Breamlea, Victoria, Australia, is a secluded seaside hamlet located on the south coast of the Bellarine Peninsula, 18 kilometres south of Geelong and halfway between Barwon Heads and Torquay. It is divided between the City of Greater Geelong and the Surf Coast Shire. In the 2016 census, Breamlea had a population of 162.
Breamlea is nestled in the sand dunes between and the beach. The nearest township to Breamlea is Connewarre.
Thomsons Creek, also known as Bream Creek, runs through a natural network of reedy canals and widens before it enters Buckleys Bay. At the mouth of the creek is Point Impossible which is a well-known longboard surfing break.
The patrolled surf beach at Breamlea is called Bancoora, and is the closest surf beach to Melbourne. The beach was named after the steamship SS Bancoora that ran aground on there in 1881. Other non-patrolled beaches along this stretch of coast are not heavily used and are often empty.
The area was once populated by the of Wathaurong people. The rock shelves on the coast in the area have always been rich in shellfish, and large middens of the discarded shells can be seen on the headland between Buckley’s Bay and Stingray Bay. William Buckley lived in this area and across the road from the caravan park is a well that he is supposed to have used.
The clipper ship Victoria Tower, on its maiden voyage to Melbourne, was wrecked on rocks at Point Impossible in 1869. It had been encountering problems with its compasses during its 85-day voyage to Australia. The wreck is one of many included in Victoria’s Underwater Shipwreck Discovery Trail.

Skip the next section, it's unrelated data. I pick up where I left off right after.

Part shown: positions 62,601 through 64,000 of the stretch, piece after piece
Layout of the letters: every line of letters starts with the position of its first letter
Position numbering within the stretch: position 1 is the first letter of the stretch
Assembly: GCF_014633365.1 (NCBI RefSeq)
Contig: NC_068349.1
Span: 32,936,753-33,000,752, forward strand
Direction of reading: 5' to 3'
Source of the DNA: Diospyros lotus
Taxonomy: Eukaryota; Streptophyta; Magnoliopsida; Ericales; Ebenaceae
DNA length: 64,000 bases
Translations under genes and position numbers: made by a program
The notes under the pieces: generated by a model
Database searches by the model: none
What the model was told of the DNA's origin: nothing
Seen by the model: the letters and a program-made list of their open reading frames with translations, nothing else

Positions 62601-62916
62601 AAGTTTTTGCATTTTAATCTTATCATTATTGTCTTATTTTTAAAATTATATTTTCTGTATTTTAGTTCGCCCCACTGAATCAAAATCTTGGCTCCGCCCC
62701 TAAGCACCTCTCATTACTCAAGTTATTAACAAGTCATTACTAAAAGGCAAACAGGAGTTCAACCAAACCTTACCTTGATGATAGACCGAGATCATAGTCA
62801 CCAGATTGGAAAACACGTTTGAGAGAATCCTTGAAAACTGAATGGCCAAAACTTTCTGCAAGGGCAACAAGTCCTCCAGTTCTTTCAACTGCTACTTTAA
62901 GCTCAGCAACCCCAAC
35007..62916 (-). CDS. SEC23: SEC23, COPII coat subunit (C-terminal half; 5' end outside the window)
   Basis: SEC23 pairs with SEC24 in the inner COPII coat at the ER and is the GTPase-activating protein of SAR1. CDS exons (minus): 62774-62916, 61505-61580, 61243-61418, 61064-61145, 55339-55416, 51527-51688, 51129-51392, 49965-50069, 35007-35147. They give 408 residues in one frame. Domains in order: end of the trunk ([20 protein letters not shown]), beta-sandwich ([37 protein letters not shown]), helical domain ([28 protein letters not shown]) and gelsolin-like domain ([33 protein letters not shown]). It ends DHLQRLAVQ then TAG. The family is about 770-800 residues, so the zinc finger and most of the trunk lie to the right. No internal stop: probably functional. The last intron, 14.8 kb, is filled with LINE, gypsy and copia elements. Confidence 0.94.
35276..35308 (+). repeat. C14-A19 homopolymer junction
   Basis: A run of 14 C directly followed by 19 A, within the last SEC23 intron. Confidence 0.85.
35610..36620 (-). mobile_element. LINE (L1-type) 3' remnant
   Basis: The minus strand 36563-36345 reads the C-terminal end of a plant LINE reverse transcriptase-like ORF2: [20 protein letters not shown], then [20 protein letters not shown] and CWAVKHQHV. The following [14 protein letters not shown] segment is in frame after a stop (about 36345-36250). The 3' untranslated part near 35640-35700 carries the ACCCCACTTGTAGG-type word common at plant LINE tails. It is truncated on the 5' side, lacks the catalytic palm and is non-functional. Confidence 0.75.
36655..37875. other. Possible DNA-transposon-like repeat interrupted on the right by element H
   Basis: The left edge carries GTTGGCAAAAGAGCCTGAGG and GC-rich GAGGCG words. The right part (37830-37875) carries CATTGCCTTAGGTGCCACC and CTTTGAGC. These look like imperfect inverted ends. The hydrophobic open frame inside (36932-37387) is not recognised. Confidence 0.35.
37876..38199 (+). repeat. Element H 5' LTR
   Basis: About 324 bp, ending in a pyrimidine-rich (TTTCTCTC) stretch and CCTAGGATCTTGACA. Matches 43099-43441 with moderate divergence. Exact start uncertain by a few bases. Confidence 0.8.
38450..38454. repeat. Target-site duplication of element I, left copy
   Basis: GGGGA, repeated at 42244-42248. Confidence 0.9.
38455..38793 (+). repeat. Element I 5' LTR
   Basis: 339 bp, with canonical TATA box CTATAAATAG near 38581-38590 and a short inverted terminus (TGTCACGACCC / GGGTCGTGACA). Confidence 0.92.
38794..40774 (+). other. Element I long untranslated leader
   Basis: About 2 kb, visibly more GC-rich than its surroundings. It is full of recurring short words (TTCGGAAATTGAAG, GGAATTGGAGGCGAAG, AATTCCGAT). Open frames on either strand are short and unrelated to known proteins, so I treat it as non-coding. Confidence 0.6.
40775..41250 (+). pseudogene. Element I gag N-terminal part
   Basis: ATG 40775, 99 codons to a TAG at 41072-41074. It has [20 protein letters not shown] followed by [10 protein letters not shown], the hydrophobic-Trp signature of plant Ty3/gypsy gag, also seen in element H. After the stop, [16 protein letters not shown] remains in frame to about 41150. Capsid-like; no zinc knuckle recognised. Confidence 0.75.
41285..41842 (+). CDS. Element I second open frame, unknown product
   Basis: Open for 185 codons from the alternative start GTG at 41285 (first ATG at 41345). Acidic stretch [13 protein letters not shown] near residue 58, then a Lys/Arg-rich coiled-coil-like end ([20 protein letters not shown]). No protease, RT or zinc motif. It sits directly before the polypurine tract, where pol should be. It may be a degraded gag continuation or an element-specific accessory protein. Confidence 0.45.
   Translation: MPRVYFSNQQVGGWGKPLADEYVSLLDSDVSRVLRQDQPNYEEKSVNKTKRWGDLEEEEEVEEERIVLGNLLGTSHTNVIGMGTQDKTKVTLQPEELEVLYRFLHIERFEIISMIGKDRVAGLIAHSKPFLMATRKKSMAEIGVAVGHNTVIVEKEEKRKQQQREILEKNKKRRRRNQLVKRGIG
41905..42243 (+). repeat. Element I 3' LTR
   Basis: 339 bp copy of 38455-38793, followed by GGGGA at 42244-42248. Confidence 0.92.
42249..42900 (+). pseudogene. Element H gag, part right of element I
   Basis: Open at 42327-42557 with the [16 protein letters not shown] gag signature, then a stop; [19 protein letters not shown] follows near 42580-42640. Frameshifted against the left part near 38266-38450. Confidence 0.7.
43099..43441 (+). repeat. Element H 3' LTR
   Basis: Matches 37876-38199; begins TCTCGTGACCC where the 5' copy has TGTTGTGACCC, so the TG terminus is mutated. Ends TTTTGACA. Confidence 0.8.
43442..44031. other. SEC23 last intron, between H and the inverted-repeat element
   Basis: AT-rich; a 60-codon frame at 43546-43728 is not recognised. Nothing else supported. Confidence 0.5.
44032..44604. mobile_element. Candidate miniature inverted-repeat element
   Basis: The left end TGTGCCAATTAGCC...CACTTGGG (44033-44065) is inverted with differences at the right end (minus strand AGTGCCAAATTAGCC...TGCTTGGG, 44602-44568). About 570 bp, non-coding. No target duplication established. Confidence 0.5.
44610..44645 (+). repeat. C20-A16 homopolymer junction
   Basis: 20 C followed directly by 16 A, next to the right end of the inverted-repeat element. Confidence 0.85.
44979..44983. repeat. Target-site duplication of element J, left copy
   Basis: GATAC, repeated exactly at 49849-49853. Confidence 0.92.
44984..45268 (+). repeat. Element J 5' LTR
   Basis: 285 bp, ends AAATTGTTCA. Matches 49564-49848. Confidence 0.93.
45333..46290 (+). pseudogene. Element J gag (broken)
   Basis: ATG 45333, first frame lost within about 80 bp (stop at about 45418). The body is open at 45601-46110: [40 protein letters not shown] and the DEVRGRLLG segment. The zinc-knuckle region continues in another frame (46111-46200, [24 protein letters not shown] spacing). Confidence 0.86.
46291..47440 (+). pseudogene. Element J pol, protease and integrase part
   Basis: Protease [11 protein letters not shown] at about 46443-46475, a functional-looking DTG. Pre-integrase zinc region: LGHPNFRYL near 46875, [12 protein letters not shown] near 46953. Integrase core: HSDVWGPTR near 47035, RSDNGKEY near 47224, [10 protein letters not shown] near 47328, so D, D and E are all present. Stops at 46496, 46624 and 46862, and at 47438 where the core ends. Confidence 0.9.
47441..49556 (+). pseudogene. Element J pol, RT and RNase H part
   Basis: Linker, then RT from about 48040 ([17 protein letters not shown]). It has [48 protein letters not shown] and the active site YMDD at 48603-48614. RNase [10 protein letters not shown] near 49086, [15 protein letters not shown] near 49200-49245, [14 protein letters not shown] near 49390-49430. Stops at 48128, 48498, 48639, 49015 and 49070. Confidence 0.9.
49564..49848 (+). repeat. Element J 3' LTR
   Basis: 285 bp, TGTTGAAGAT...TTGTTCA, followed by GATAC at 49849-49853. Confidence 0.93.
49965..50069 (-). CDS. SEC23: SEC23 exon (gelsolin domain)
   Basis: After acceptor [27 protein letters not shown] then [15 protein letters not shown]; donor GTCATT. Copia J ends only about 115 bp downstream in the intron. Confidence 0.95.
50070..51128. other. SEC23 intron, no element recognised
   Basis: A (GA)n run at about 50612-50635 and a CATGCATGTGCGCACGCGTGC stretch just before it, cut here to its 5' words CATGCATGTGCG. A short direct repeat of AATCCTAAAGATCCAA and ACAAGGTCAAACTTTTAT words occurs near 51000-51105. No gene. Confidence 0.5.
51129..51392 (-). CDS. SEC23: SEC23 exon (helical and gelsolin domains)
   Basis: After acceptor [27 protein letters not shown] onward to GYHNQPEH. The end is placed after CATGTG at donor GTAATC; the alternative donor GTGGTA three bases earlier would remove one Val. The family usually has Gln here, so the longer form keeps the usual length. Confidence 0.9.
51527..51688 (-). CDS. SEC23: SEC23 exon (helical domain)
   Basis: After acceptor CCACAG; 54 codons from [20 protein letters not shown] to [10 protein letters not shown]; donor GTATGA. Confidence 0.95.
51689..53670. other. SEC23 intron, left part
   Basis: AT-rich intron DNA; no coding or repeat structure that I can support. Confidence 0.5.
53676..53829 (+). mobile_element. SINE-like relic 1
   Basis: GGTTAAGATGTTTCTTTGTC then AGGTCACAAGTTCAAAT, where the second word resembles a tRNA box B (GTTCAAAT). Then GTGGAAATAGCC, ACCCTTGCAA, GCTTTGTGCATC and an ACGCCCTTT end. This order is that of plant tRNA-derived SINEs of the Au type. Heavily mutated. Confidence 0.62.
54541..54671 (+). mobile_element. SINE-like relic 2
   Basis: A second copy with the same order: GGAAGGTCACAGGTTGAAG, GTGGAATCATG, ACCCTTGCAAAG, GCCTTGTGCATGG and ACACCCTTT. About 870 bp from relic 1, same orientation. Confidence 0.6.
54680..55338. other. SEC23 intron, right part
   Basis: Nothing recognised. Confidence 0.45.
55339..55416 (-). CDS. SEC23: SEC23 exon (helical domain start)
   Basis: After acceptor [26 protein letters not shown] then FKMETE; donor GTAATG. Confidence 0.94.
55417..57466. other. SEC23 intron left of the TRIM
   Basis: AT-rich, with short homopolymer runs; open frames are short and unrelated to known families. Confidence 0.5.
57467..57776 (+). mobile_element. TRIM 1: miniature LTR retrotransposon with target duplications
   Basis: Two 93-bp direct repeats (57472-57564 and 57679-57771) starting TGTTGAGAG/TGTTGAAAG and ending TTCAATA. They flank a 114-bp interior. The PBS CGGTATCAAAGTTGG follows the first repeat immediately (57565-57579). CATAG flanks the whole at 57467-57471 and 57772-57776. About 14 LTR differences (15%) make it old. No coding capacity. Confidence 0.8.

On 14 July 1891 the steamship SS Bancoora ran aground on what is now the surf beach. The cargo included a young elephant, a rhinoceros, monkeys and parrots. All were landed safely and taken by lorry to Geelong, although the rhinoceros unfortunately only survived for two days. The wreck was sold for breaking up in 1906.
Thompsons Creek attracted campers and fishermen from the 1870s onwards and by the 1920s, makeshift huts were being built by regular campers. During the 1930s depression, squatters constructed more permanent buildings, rate-free, and eked out meals from the creek and the ocean.
The existence of the settlement was formally acknowledged by the government in October 1941 when it was proclaimed in the Government Gazette, creating a small linear township huddled behind the high, Moonah-covered sand dunes. The proclamation paved the way for the sale of the first freehold land in 1942. A Post Office opened on 1 July 1947. Breamlea was only connected to the electricity grid in the 1960s.
Breamlea State School opened in the local hall on 27 May 1952 and moved to a standalone site on 31 January 1955. It closed on 14 January 1966.
In 1962 a surf life saving club was formed at Bancoora Beach, with clubrooms being built in 1963. On 8 April 1987 the original clubhouse was guttered by fire. For the next four seasons the club operated from a tin shed, until the present building was opened on 25 October 1992.